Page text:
ClickCease Food Safety for Holiday Gatherings | Injury Law Blog
12/08/07   |   By

Food Safety for Holiday Gatherings | DC Metro Area Personal Injury Law Blog

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Even the most delicious holiday foods can become dangerous if mishandled.  This season, if you’re transporting homemade foods to a family gathering, or planning to prepare food in someone else’s kitchen, follow these tips from the U.S. Department of Agriculture (U.S.D.A) to help ensure that your gathering isn’t spoiled by foodborne illness:

·         Plan ahead. Make sure the location meets your needs:

o   Be sure you have enough oven, stovetop, refrigerator, and work space.

o   Find out if there’s a source of clean water. If not, bring water for preparation and cleaning.

·         Store and prepare food safely:

o   Refrigerate or freeze perishable food within 2 hours of shopping or preparing.

o   Find separate preparation areas in the work space for raw and cooked food.

o   Never place cooked food back on the same plate or cutting board that held raw food.

o   Wash hands, cutting boards, dishes, utensils and work surfaces frequently with hot, soapy water.

·         Cook food to safe internal temperatures:

o   Use a food thermometer to check the internal temperature of meat, poultry, casseroles, and other food. Check temperature in several places to be sure the food is safely cooked.

o   Never partially cook food for finishing later, because you increase the risk of bacterial growth.

·         Transport food safely – Keep hot food HOT, and cold food COLD:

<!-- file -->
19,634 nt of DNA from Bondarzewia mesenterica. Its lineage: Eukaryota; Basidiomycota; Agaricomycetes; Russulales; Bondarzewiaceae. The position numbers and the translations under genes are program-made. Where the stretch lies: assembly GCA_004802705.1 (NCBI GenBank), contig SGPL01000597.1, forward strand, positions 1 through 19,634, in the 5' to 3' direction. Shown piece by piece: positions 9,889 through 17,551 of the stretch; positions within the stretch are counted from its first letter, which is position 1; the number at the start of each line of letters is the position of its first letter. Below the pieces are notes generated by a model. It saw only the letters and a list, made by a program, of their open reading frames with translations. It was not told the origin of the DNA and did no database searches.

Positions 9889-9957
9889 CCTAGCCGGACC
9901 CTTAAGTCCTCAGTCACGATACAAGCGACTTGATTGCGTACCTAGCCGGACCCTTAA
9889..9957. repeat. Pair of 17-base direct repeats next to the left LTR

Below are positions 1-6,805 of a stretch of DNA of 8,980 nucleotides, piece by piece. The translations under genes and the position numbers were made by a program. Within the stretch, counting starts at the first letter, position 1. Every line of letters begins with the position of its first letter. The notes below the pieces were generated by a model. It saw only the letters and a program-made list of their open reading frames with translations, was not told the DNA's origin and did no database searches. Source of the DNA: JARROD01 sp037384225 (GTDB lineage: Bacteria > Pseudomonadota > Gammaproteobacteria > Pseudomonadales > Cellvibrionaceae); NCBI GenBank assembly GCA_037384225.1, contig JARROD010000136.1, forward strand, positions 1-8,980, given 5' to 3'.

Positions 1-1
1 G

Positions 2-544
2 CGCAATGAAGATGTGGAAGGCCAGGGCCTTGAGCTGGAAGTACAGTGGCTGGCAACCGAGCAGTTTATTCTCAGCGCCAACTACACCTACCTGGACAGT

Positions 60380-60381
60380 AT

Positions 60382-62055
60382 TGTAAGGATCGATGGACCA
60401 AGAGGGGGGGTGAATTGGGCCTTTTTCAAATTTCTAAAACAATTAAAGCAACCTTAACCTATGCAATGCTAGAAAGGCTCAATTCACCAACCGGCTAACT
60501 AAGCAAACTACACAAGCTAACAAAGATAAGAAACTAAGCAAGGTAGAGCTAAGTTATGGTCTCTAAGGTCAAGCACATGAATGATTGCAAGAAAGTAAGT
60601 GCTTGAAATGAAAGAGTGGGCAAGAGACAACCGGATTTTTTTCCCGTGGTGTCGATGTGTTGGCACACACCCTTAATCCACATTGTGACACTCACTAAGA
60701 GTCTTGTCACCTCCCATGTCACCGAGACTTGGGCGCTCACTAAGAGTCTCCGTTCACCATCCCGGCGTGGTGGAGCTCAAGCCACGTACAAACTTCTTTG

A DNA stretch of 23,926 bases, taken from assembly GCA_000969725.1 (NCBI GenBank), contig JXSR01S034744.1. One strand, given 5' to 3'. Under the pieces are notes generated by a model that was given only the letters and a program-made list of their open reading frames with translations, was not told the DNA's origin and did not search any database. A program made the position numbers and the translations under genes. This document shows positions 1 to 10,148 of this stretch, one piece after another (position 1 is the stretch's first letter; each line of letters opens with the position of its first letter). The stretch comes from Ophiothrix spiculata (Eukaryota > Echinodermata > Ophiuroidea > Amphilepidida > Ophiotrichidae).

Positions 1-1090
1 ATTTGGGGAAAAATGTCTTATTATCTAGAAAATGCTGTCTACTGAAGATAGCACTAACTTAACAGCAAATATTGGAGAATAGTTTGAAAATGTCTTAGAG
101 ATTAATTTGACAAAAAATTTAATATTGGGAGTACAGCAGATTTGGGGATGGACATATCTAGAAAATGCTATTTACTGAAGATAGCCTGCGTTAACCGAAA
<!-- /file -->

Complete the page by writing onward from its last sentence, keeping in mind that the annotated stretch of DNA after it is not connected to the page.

o   Keep cold food at or below 40 degrees Fahrenheit. Place in a cooler with a cold source such as ice or commercial freezing gels.

o   Keep hot food at or above 140 degrees Fahrenheit. Wrap well and place in an insulated container.

·         Need to reheat? Food must be hot and steamy for serving. Just “warmed up” is not good enough:

o   Use the stove, oven or microwave to reheat food to 165 degrees Fahrenheit. Bring sauces, soups and gravies to a boil.

·         Keep food out of the “danger zone” (40 – 140 degrees Fahrenheit):

o   Keep hot food hot – at or above 140 degrees Fahrenheit. Place cooked food in chafing dishes, pre-heated steam tables, warming trays, and/or slow cookers.

o   Keep cold food cold – at or below 40 degrees Fahrenheit. Place food in containers on ice.

·         When in doubt, throw it out!

o   Discard food left at room temperatures for more than 2 hours.

o   Place leftovers in shallow containers. Refrigerate or freeze immediately.”

Previously on the DC Metro Area Personal Injury Law Blog, we have posted articles related to:

For information about your legal rights, please click here or call the law firm of Regan Zambri & Long, PLLC at (202) 463-3030.

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